- increase muscle and bone strength.
- improve your mood and self-esteem
- reduce stress and anxiety
- improve the quality of your sleep
Making small changes in the amount of time you spend sitting down either at work or at home. Simple changes in your activity level can help reduce the amount of time you spend sitting throughout the day. These can include:
- Take the stairs whenever possible
- Park further away from your destination and walk.
- Get up to get a drink of water on a regular basis, at least once every hour.
- Do chores (vacuuming for example) while watching TV.
- Get up and talk to your work colleagues rather than texting/emailing them.
Seniors Living With Diabetes
As people age, the risk for Type 2 diabetes increase — so staying diligent about diabetes management is important as you grow older.
Once diagnosed, seniors should also be screened for conditions common among those with diabetes, such as heart and renal disease, and depression. People with diabetes are twice as likely to suffer from depression as people without the disease, and this often leads them to stop receiving adequate diabetes care. A referral to a cardiologist, ophthalmologist or optometrist, podiatrist, dentist, mental health professional, and an endocrinologist at the outset can help prevent complications.
Your elderly loved one should make note of his cholesterol levels and blood pressure readings — high blood pressure and high blood cholesterol are two common coexisting illnesses among people with diabetes.
Luckily, successfully controlling diabetes is due, in part, to the small everyday choices senior patients and their caregivers make. Helping your elderly loved ones stay on top of their diabetes care, no matter where they are in their disease progression, is your best defense at fighting back at this disease!
Resources for Healthy Eating
The following resources can be useful and helpful in aiding caregivers and their loves ones with managing their diabetes diagnosis:
- The American Diabetes Associationdevotes a section of their website to healthy cooking and meal planning, including a sample shopping list.
- The CDC’s Diabetes Public Health Resourcehas healthy eating tips, as well as phone numbers and websites to help you put together a diabetes meal plan.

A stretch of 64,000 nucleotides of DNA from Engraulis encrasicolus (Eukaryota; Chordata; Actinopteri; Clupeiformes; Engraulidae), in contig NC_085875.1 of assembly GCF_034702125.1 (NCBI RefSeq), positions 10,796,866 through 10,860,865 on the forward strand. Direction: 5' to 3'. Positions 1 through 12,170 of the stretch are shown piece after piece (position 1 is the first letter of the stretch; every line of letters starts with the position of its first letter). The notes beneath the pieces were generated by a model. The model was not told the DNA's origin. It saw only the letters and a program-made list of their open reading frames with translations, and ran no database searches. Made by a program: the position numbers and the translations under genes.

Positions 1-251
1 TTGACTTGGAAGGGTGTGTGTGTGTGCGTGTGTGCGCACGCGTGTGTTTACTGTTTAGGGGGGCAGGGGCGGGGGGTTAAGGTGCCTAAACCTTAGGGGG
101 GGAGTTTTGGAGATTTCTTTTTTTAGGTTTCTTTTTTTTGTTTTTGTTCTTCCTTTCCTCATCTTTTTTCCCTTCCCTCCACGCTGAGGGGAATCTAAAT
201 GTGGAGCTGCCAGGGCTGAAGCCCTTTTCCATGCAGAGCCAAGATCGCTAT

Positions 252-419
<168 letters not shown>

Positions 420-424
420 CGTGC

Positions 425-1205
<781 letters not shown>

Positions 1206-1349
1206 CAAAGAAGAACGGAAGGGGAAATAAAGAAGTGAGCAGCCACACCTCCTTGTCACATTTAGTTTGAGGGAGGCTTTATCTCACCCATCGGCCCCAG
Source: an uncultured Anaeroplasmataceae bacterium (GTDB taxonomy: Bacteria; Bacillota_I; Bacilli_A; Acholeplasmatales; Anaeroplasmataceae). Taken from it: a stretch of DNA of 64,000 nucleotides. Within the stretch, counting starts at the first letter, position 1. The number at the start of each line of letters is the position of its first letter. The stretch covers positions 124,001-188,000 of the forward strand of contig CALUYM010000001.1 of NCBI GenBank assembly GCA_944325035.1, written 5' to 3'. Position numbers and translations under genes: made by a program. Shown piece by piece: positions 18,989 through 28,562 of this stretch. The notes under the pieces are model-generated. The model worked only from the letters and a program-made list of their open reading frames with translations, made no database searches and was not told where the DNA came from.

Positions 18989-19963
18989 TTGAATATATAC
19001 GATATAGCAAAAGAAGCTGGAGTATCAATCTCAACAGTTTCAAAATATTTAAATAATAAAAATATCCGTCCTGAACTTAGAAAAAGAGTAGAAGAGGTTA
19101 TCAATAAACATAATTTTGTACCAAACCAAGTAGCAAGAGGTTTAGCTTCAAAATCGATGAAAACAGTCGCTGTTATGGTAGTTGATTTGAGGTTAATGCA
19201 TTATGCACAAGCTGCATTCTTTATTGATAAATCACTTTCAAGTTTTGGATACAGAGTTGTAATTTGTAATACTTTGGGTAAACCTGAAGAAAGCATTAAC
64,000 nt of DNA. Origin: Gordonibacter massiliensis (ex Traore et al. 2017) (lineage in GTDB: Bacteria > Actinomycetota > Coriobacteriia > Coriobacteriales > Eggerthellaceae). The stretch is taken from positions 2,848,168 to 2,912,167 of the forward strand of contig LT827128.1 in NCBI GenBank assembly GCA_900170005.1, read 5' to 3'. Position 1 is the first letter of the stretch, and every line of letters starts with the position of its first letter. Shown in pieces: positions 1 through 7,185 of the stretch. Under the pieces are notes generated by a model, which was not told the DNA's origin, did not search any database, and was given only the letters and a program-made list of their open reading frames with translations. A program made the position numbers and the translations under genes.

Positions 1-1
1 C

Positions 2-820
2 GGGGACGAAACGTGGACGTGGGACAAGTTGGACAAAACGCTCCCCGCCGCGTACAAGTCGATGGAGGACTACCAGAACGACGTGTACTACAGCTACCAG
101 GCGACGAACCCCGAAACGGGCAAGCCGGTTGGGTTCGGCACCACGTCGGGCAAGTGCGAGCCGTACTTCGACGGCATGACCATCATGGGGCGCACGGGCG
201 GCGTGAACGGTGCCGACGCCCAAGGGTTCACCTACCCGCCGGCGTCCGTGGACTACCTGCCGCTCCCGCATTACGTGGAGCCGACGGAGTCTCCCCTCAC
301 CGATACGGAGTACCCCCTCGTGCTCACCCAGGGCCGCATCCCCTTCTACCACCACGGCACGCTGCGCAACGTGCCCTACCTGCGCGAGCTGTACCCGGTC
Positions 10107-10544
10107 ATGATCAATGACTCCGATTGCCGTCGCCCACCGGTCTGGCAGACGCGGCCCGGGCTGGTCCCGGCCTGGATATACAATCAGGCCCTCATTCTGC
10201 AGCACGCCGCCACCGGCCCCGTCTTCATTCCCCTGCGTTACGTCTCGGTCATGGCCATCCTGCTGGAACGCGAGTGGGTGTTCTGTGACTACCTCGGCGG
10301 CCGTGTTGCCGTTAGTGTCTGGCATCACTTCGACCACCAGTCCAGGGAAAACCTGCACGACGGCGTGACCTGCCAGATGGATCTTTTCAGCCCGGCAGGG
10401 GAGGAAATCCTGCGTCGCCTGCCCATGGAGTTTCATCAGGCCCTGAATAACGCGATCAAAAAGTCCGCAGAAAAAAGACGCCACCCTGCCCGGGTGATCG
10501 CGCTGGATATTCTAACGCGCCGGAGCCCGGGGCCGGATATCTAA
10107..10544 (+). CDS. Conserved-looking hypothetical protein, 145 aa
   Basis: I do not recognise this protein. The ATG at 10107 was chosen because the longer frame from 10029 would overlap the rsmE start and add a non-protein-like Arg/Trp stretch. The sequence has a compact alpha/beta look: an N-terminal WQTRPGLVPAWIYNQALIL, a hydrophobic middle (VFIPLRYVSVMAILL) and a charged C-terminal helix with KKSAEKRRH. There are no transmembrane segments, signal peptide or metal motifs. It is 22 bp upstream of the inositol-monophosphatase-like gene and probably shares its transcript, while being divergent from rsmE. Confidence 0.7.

- The Mayo Clinicalso has a huge amount of information on diabetic health and nutrition, including what to eat and what not to eat, with some sample suggested meals.
- gov recommends encouraging people to “make small changes, like taking the stairs instead of the elevator.” and encourages that you “talk to those in your lives about getting regular checkups. They can get their blood pressure and cholesterol checked, and ask the doctor about their diabetes risk.” Health.gov is also encourages “speaking about the importance of healthy eating and physical activity” for seniors with diabetes.
Seniors living with diabetes can download a resource packet from the American Diabetes Association here or call 1-800-DIABETES to order a free copy.
Seniors should know that people are living longer with type 2 diabetes, despite the fact that it does pose a great number of physical, mental, and emotional challenges. As you can see, the above guidelines are a good starting point for healthy eating and maintaining healthier lifestyle habits. Of course, it’s important to talk with your healthcare provider to find out what type of meal plan is most appropriate.
Living with diabetes does not mean you or your loved one has to exclude themselves from everyday life. As long as you know how to balance your dietary needs with moderate activity, and keeping in mind the amount you eat, and the food choices are making, you will see that living with diabetes is manageable with the right education and help.